As technology becomes increasingly mobile, city residents are constantly in demand for information on the go. But aside from their desire to Facebook and tweet anywhere, anytime, users are looking for ways to improve their commute, quicken their pace, and reach their destination faster. Public agencies and private developers have responded to the call, creating a suite of tools through social media outlets and stand-alone applications that increase the transparency between riders and authorities. Furthermore, because all of this information is mobile, riders can access the information at anytime, giving them real-time updates and information about the services that concern them the most. It’s information design that benefits both the provider and the user.
On the public agency side, a number of state agencies and transportation authorities have updated their websites for mobile access or have increased their presence across various social media networks. Transit riders in Chicago and New York, for example, can access up-to-the-minute information, schedules, and service advisories on their smartphones or portable devices on specially designed mobile sites. States like Massachusetts have already integrated social media into their site infrastructure, using Twitter to send out short information blasts, Flickr to show construction and documentation photos, and YouTube to broadcast videos of current or upcoming projects. In fact, the American Association of State Highway and Transportation Officials noted that in 2010, over 80% of the United States’s 32 state DOT’s use Twitter, 45% are on Facebook, and nearly half participate in LinkedIn or publish a regular podcast.
But state agencies aren’t the only ones bringing social media to the transport masses. Smartphone applications are among the latest trend in providing a way to bring simplified transport data to users. One of the biggest problems among city transit systems is when users don’t know when the next train or bus will arrive. While some cities are beginning to roll out this technology in limited-batch test trials, private developers have already calculated live timetables based on published schedules and performance data. Applications such as PhillySubway and iTrans can tell users exactly when the next train will arrive, helping to cut down on commutes and stop passengers from guessing. Other noteworthy apps for New York’s extensive transit system include the KICKmap, which features separate maps for daytime and nighttime service, and Exit Strategy, which tells you where to stand on the subway so you can make the quickest exits or transfers. New York riders have also begun leaving Yelp reviews for certain subway lines as a means to tell fellow riders which trains to love and/or avoid at all costs!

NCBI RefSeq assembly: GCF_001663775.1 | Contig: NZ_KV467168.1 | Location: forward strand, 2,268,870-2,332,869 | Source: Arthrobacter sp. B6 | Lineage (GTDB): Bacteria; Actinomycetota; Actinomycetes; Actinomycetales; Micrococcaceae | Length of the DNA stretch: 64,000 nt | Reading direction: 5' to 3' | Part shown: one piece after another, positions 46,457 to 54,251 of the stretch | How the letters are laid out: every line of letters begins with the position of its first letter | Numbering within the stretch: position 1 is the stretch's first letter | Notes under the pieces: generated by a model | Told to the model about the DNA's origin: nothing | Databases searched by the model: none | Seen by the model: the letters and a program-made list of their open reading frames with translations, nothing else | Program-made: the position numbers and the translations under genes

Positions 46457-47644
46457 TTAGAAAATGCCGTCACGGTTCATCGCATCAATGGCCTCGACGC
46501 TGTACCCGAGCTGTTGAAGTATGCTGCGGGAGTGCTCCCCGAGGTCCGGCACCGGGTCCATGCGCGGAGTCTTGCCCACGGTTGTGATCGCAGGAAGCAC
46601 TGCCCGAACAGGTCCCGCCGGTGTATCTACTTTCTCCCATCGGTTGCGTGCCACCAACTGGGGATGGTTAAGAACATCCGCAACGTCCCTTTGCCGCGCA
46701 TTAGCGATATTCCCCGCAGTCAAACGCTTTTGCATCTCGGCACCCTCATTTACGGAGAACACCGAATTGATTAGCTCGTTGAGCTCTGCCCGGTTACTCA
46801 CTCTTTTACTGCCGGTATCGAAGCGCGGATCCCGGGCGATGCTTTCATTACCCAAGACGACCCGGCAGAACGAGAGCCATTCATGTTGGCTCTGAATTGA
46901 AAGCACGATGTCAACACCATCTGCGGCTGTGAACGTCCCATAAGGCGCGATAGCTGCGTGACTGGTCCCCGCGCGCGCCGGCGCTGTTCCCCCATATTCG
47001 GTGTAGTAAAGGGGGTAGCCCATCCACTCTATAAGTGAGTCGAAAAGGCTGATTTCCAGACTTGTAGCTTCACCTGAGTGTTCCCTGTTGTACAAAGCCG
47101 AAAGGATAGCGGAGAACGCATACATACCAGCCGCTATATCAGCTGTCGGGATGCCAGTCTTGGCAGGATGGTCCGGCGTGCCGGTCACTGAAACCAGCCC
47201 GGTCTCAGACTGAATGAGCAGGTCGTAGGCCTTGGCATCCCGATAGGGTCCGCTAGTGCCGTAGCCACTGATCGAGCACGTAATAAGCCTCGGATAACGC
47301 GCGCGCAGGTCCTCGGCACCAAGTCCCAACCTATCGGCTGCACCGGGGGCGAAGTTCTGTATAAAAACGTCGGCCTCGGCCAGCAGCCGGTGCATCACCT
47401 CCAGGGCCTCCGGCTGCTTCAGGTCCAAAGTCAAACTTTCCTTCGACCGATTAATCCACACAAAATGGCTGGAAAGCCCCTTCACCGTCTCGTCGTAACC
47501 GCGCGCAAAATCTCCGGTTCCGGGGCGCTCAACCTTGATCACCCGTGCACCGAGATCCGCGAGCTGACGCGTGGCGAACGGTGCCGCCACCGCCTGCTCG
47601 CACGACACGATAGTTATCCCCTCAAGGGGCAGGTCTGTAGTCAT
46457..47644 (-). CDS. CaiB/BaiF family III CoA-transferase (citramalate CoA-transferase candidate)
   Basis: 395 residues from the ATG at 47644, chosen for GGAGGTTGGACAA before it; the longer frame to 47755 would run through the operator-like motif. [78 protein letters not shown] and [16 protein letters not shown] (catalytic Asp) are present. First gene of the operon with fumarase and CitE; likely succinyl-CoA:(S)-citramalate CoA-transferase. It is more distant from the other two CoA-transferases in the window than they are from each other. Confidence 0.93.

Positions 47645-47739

With public agencies and private developers helping to bridge the divide between social media and transport data, users and riders will be able to be more connected to the vital transport infrastructure and networks that carry them across their cities and regions every day. What are some other examples that you’ve seen with regards to social media and transport?